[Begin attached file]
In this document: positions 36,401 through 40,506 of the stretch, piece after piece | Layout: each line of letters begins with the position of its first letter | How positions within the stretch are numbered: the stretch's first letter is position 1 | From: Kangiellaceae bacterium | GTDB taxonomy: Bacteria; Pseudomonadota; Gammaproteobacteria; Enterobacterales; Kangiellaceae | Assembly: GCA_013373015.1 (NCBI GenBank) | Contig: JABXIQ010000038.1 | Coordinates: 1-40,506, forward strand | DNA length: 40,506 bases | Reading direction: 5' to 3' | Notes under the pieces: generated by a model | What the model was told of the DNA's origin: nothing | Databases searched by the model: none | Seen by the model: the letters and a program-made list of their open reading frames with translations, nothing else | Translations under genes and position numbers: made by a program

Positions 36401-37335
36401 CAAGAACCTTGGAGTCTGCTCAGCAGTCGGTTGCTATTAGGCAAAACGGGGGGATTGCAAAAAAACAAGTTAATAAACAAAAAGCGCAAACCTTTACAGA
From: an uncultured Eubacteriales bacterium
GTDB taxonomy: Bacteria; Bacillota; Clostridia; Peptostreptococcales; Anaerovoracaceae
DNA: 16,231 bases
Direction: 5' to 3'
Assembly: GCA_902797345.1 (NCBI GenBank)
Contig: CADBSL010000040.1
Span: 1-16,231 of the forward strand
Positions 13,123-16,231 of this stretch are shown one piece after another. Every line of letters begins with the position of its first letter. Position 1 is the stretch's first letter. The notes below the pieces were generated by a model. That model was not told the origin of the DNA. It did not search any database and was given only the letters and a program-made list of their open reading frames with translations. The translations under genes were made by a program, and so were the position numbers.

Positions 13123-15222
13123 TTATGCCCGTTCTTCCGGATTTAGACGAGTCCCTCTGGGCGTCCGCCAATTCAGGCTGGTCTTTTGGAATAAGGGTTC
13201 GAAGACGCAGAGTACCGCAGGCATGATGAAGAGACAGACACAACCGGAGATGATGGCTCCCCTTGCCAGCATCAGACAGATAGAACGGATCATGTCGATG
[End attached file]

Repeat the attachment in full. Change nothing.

In this document: positions 36,401 through 40,506 of the stretch, piece after piece | Layout: each line of letters begins with the position of its first letter | How positions within the stretch are numbered: the stretch's first letter is position 1 | From: Kangiellaceae bacterium | GTDB taxonomy: Bacteria; Pseudomonadota; Gammaproteobacteria; Enterobacterales; Kangiellaceae | Assembly: GCA_013373015.1 (NCBI GenBank) | Contig: JABXIQ010000038.1 | Coordinates: 1-40,506, forward strand | DNA length: 40,506 bases | Reading direction: 5' to 3' | Notes under the pieces: generated by a model | What the model was told of the DNA's origin: nothing | Databases searched by the model: none | Seen by the model: the letters and a program-made list of their open reading frames with translations, nothing else | Translations under genes and position numbers: made by a program

Positions 36401-37335
36401 CAAGAACCTTGGAGTCTGCTCAGCAGTCGGTTGCTATTAGGCAAAACGGGGGGATTGCAAAAAAACAAGTTAATAAACAAAAAGCGCAAACCTTTACAGA
From: an uncultured Eubacteriales bacterium
GTDB taxonomy: Bacteria; Bacillota; Clostridia; Peptostreptococcales; Anaerovoracaceae
DNA: 16,231 bases
Direction: 5' to 3'
Assembly: GCA_902797345.1 (NCBI GenBank)
Contig: CADBSL010000040.1
Span: 1-16,231 of the forward strand
Positions 13,123-16,231 of this stretch are shown one piece after another. Every line of letters begins with the position of its first letter. Position 1 is the stretch's first letter. The notes below the pieces were generated by a model. That model was not told the origin of the DNA. It did not search any database and was given only the letters and a program-made list of their open reading frames with translations. The translations under genes were made by a program, and so were the position numbers.

Positions 13123-15222
13123 TTATGCCCGTTCTTCCGGATTTAGACGAGTCCCTCTGGGCGTCCGCCAATTCAGGCTGGTCTTTTGGAATAAGGGTTC
13201 GAAGACGCAGAGTACCGCAGGCATGATGAAGAGACAGACACAACCGGAGATGATGGCTCCCCTTGCCAGCATCAGACAGATAGAACGGATCATGTCGATG